sales pitch hero

What’s your elevator pitch?

Columnist Dan Mack discusses how the moment you slip into an old and tired sales pitch, you’ve fumbled the opportunity.

How often has someone asked you the question “what do you do?”  How many times have you started a conversation with a potential customer yet fumbled over why you are distinct, valuable, and necessary?  Research reminds us that we all have twenty seconds to pique a recipient’s interest, twenty seconds to make a bid for an attention extension!  The moment you slip into an old and tired pitch, you’ve fumbled the opportunity.

Many times, people talk too much, sound scripted, use too much jargon, and discuss what they do – not the problems they solve. Their words are far from compelling, normally are irrelevant, and rarely invite deeper discussion. They are caught up in a world of too many words, and not enough thoughtful discussion.

In contrast, the very best have their ideas and positioning down cold, allowing them to be present, improvisational, and attentive. They have become one with their message, allowing them to stay in the moment. The message stands out because it’s shared in the person’s voice in an interesting and compelling way. What you do has to be genuine, communicated in your own words, and conveyed with originality.

Similarly, people who fix things in lieu of making hollow statements or promises are far more engaging and valuable people. They’re able to adapt their communication style to the customer’s unstated needs and uncover the most pressing hidden problems.  They address only what matters to their customers and are laser-focused on their communication. Don’t attack problems uniformly, there isn’t a one-size-fits-all approach to solving a customer’s needs. We all expect personalized, tailored, custom solutions.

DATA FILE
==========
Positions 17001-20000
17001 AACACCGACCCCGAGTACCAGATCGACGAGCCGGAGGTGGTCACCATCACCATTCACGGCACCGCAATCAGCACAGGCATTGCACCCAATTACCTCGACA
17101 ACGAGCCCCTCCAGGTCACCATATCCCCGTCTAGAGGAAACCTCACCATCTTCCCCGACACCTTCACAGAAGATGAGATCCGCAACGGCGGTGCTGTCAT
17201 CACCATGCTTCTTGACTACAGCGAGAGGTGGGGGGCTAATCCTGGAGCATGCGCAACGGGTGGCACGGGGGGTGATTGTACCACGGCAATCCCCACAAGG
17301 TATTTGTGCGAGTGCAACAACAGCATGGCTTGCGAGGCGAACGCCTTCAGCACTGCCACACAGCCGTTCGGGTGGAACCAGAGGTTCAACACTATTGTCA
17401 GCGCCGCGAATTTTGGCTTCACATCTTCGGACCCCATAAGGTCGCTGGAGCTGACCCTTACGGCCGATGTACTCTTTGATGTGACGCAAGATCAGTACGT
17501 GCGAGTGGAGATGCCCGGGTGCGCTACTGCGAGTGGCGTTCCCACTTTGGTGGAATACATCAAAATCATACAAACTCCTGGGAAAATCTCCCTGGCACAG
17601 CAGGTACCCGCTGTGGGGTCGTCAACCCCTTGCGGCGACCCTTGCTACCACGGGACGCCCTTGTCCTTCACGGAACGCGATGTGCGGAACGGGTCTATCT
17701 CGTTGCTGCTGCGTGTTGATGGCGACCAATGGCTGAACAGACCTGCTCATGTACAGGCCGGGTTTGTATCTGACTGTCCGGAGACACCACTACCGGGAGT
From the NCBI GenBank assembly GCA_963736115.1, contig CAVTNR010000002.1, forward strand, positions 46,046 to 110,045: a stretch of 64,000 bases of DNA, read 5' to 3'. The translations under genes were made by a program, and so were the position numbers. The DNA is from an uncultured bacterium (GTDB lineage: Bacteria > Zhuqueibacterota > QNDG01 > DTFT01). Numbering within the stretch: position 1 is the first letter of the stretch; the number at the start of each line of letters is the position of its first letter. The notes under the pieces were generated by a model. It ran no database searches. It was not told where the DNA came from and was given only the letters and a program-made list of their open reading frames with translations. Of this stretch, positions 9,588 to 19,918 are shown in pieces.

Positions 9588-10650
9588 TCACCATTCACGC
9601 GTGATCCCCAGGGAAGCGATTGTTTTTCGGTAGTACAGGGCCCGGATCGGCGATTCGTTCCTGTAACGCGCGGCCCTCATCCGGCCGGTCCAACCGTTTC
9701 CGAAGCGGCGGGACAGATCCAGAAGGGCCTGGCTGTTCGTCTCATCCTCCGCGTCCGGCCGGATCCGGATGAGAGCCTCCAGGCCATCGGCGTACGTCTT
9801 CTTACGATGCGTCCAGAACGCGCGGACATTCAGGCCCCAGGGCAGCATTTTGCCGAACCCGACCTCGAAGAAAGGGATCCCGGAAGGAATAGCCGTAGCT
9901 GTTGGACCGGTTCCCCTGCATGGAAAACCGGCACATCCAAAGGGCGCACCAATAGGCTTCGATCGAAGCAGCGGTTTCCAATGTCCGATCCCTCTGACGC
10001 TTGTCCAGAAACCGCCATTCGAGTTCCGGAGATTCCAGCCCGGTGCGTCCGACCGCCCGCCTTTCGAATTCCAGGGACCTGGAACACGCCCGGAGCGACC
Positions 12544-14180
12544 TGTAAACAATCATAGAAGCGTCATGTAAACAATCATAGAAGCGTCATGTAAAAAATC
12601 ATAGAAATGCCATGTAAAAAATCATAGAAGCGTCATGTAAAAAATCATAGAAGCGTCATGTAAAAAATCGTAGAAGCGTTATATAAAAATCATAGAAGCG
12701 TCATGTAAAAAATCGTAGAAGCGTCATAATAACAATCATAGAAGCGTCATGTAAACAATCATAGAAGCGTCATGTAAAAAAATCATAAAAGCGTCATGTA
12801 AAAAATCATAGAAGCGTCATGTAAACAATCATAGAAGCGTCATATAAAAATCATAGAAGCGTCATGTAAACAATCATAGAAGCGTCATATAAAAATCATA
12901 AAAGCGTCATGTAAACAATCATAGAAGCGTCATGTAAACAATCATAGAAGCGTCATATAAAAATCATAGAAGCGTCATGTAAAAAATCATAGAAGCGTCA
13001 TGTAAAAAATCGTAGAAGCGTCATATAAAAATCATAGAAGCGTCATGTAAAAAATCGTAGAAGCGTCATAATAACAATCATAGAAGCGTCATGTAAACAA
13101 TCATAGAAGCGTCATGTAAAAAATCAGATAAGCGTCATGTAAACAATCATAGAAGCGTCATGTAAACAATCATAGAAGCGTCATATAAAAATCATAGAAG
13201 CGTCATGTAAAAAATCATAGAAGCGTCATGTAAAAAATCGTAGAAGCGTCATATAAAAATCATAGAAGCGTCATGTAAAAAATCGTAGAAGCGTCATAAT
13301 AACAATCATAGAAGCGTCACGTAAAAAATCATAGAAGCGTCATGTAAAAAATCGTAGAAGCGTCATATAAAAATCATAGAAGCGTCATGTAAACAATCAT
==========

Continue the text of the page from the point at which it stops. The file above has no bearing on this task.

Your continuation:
How comfortable are you Simplifyng your presentations? There are six traits in a tight elevator pitch.   

  1. Personalize: convey why you understand & relate to their world.
  2. Impact: share what you can fix and why it matters.
  3. Proof: outline examples of relevant, familiar clients you serve.
  4. Prune: share one message and don’t get bogged down with too many words.
  5. Tailo: customize your approach to the style and responsibility of the person.
  6. Co-create: share ideas, empathize and problem solve with them. Never pitch!

Ironically, great elevator pitches aren’t pitches; they are an extremely brief give and take. In the best elevator pitches, you only talk 20% of the time. You are listening, sensing, and asking thoughtful questions.

Tell the customer what you fix and give them some evidence showing how you’ve assisted others. Use a results-based story of a customer you served, how you helped them, and how the results were measurable. Be extremely concise and respectful of their time to maintain relevance. A great elevator pitch must clearly answer three questions before you can move to the next level:

  • Why should I care?  
  • How can you fix my problem?
  • Will it be worth my time and a simple solution?

You only have twenty seconds to pique a recipient’s interest and earn an attention extension. Most people fail to capture that moment.

“Good things, when short, are twice as good.”
– Baltasar Gracian

Dan Mack is the founder of Mack Elevation.

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